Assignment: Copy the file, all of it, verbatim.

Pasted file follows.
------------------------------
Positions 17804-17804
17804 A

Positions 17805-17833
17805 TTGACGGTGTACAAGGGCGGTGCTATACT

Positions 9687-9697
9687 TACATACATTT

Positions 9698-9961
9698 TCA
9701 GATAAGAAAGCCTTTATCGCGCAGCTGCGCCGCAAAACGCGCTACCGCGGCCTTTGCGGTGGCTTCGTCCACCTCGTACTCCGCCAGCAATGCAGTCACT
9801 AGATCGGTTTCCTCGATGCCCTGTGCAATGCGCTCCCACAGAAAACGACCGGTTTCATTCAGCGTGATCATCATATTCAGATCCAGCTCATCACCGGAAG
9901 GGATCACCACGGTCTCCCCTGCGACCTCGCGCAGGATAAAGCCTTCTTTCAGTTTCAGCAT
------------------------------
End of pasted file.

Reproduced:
Positions 17804-17804
17804 A

Positions 17805-17833
17805 TTGACGGTGTACAAGGGCGGTGCTATACT

Positions 9687-9697
9687 TACATACATTT

Positions 9698-9961
9698 TCA
9701 GATAAGAAAGCCTTTATCGCGCAGCTGCGCCGCAAAACGCGCTACCGCGGCCTTTGCGGTGGCTTCGTCCACCTCGTACTCCGCCAGCAATGCAGTCACT
9801 AGATCGGTTTCCTCGATGCCCTGTGCAATGCGCTCCCACAGAAAACGACCGGTTTCATTCAGCGTGATCATCATATTCAGATCCAGCTCATCACCGGAAG
9901 GGATCACCACGGTCTCCCCTGCGACCTCGCGCAGGATAAAGCCTTCTTTCAGTTTCAGCAT